The movies and the masses erupted on the world stage together. In a few decades around the turn of the twentieth century, millions of persons who rarely could afford a night at the theater and had never voted in an election became regular paying customers at movie palaces and proud members of new political parties. The question of how to represent these new masses fascinated and plagued politicians and filmmakers alike. Movies seemed to speak directly to the masses, via a form of crowdpsychology that bypassed individual personality. Many political commentators believed that movies were inherently aligned with the new forms of collectivist mass politics - indeed, government control of the movie industry became a cornerstone of Communist and Fascist regimes, new political movements that embraced the crowd as the basis of social order. Michael Tratner examines the representations of masses - the crowd scenes-in Hollywood films from The Birth of a Nation through such popularlove stories as Gone with the Wind, The Sound of Music, and Dr. Zhivago. He then contrasts these with similar scenes in early Soviet and Nazi films. What emerges is a political debate being carried out in filmic style. In both sets of films, the crowd is represented as a seething cauldron of emotions. In Hollywood films, this is depicted as molding private loves, while collectivist movies present it as turning into organized mass movements. Crowd scenes do more than provide backgrounds for stories, that is: they also function as models for the crowd in the theater. The book concludes with an examination of the films of Fritz Lang, who first in pre-Nazi Germany, then in Hollywood, created movies that can be seen as meditations on both these ways of using the crowd.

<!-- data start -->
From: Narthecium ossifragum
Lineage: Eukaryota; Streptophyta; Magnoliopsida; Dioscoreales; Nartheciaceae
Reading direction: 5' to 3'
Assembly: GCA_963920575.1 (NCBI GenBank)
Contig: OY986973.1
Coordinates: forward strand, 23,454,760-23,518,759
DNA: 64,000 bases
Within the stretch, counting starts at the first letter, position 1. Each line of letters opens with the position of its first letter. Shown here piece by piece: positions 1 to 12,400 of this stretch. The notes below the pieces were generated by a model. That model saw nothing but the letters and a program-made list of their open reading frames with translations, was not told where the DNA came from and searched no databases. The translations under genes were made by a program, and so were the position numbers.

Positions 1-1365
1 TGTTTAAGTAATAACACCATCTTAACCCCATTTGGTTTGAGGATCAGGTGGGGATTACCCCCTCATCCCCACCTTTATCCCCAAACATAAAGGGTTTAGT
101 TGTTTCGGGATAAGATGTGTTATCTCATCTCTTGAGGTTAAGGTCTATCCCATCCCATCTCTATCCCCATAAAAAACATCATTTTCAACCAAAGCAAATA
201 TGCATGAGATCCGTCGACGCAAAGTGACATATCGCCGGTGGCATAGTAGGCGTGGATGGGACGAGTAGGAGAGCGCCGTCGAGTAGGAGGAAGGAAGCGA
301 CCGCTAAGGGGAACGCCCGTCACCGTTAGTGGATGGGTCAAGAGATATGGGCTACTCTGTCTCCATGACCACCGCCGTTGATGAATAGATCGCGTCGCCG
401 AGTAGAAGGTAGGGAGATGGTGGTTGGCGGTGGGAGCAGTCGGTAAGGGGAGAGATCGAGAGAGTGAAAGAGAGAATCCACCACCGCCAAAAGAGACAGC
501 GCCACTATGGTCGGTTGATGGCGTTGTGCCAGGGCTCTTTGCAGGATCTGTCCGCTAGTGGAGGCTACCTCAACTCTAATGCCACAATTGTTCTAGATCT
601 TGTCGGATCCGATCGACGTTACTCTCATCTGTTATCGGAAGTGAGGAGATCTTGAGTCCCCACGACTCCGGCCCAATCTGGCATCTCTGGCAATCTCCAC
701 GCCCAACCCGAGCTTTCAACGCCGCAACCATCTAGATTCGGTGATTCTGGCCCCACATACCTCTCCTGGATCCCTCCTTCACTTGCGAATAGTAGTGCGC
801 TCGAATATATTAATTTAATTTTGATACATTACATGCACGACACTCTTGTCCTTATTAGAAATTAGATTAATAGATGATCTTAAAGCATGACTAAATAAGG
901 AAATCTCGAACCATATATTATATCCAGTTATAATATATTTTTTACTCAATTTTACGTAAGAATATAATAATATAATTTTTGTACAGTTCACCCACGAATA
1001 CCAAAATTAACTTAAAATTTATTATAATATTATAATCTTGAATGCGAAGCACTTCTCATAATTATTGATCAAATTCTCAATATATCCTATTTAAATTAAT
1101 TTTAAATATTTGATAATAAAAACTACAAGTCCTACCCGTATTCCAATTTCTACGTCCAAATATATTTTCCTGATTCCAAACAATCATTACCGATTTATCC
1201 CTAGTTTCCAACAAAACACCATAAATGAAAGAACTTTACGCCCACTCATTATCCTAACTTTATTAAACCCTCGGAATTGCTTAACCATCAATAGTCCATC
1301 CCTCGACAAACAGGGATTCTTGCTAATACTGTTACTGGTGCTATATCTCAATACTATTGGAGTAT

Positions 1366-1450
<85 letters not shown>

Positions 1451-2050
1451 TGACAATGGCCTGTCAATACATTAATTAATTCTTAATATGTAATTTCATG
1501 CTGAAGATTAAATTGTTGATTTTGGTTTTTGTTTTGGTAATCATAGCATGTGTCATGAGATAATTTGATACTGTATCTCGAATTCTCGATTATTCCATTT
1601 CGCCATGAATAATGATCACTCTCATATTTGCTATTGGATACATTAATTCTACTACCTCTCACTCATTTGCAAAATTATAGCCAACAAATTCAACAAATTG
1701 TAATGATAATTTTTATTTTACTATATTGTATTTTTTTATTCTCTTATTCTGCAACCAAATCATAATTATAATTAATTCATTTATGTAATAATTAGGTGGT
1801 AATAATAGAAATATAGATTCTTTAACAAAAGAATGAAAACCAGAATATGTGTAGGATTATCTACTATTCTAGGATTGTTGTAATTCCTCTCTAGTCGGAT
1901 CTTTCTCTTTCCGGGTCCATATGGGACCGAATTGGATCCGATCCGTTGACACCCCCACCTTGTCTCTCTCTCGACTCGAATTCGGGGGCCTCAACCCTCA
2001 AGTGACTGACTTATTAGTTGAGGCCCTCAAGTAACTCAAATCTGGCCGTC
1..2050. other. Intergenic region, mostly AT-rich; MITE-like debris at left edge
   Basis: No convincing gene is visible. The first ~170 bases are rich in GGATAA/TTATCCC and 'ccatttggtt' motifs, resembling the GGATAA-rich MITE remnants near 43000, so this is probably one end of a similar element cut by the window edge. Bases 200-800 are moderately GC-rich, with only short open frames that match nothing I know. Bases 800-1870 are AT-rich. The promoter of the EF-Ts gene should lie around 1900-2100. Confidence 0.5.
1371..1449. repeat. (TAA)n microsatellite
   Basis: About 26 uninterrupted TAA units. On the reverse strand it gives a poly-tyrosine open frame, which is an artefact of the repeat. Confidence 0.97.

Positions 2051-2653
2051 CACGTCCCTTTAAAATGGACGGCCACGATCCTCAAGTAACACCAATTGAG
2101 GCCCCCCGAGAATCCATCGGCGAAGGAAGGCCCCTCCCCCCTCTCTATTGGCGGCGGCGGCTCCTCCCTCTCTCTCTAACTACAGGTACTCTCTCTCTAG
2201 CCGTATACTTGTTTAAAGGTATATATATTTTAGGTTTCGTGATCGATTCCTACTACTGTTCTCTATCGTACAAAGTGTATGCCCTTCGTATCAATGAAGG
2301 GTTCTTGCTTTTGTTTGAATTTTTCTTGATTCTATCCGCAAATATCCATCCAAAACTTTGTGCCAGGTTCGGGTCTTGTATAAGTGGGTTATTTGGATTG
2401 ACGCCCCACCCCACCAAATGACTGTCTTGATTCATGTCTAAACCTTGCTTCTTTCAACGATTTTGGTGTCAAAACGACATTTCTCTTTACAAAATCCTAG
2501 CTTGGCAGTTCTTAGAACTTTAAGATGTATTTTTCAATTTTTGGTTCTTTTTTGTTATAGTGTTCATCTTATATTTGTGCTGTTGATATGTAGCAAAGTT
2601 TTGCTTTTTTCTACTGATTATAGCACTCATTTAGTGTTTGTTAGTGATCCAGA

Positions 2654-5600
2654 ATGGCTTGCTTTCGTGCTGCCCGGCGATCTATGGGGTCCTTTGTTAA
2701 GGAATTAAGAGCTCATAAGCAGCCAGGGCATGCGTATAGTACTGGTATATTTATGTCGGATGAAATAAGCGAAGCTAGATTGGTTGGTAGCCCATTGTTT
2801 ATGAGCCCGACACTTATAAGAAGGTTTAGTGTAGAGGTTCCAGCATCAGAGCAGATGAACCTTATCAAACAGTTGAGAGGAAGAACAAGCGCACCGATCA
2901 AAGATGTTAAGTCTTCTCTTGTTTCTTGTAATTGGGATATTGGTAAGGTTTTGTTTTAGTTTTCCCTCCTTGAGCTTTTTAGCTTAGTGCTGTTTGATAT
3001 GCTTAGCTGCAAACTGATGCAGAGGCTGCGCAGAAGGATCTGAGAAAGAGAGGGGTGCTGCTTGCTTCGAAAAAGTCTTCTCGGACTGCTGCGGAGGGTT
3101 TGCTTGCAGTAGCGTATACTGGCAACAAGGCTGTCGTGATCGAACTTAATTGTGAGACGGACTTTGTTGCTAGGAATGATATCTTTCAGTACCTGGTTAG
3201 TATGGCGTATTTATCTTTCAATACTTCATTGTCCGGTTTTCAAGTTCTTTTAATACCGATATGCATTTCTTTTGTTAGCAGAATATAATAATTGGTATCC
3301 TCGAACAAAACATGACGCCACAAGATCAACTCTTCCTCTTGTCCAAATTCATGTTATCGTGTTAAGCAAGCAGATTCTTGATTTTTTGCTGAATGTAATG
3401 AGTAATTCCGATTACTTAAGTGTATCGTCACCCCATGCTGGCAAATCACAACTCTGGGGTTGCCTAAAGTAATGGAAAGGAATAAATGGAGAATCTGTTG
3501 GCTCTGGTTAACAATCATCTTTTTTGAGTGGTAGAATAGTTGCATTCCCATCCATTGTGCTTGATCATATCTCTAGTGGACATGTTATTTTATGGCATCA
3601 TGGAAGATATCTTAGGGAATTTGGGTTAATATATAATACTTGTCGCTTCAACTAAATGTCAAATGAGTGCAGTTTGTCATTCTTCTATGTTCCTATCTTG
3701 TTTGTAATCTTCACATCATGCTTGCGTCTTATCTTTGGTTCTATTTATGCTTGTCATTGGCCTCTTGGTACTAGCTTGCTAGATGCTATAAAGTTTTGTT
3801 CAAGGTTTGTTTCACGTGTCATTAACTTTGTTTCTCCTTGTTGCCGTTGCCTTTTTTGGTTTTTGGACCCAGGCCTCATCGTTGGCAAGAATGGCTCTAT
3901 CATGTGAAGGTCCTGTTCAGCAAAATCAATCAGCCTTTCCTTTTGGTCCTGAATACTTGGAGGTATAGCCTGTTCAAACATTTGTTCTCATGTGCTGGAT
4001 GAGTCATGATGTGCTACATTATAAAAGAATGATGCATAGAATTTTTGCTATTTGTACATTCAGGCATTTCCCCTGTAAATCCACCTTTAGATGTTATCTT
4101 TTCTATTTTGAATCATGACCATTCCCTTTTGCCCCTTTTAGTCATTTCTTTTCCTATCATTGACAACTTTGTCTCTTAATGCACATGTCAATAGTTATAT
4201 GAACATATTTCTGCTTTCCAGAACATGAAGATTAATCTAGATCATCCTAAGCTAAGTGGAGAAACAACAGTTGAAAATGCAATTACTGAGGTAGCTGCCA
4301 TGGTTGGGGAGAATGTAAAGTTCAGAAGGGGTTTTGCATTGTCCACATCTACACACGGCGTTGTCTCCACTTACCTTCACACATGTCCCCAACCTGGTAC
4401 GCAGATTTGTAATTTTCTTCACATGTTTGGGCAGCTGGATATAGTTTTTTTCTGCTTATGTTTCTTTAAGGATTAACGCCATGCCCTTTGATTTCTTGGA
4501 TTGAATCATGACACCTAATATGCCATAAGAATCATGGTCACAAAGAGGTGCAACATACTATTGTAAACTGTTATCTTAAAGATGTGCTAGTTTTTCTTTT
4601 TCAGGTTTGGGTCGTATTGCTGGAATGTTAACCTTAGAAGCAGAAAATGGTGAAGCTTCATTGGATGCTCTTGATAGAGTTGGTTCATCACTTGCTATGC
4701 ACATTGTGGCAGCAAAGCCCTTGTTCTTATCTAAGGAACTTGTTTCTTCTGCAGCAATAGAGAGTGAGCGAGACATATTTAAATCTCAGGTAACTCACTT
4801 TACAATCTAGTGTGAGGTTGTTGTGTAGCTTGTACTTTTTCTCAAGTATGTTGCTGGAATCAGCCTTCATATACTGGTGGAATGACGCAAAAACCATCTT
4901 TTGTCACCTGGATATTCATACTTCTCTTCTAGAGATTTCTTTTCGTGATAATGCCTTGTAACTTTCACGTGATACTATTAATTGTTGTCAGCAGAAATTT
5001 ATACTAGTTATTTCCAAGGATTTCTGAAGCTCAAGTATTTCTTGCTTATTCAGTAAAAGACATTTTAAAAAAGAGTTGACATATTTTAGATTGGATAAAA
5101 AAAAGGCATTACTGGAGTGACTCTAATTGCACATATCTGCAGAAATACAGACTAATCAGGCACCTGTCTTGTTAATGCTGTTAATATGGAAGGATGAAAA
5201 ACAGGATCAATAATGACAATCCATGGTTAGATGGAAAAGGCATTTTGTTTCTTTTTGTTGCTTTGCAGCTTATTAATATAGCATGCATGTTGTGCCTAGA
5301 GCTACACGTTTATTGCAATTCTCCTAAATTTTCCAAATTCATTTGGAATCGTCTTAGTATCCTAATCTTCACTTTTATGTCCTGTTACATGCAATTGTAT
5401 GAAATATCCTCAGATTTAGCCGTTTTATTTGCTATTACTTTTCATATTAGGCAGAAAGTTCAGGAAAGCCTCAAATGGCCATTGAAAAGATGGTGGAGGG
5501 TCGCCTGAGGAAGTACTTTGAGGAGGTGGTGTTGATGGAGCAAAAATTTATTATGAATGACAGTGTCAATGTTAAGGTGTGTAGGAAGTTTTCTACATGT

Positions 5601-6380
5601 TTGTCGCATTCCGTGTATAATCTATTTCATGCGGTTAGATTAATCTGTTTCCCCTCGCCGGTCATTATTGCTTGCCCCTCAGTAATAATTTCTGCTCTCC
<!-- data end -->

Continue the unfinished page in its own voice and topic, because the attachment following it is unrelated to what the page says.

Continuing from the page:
Representing a history of drinking 'from below', this book explores the role of the alehouse in seventeenth-century English society.
What motivated the food rioters who sparked off the French Revolution? Who took part in the widespread disturbances that periodically shook eighteenth-century London? How did the Captain Swing movement of agricultural labourers destroying new machinery spread from one village to another in the English countryside? How did the sans-culottes organise in revolutionary Paris? George Rudé was the first historian to ask such questions, and in doing so he identified 'the faces in the crowd' in some of the key episodes in modern European history. A classic work of 'history from below', The Crowd in History is remarkable above all for the clarity with which it deals with complex historical events. Whether in Cairo or Kiev, crowds continue to make history, and George Rudé's work retains all its freshness and relevance for both the general reader and the student of history and politics.
From "Sodoms by the sea" at Coney Island and Blackpool to carefully orchestrated corporate entertainment, The Playful Crowd compares the pursuit of pleasure on both sides of the Atlantic. The authors capture the gritty vulgarity and charms of Coney Island and Blackpool and examine how Disneyland and Beamish, a heritage park that celebrates Britain's industrial and social history, evoke certain types of nostalgia.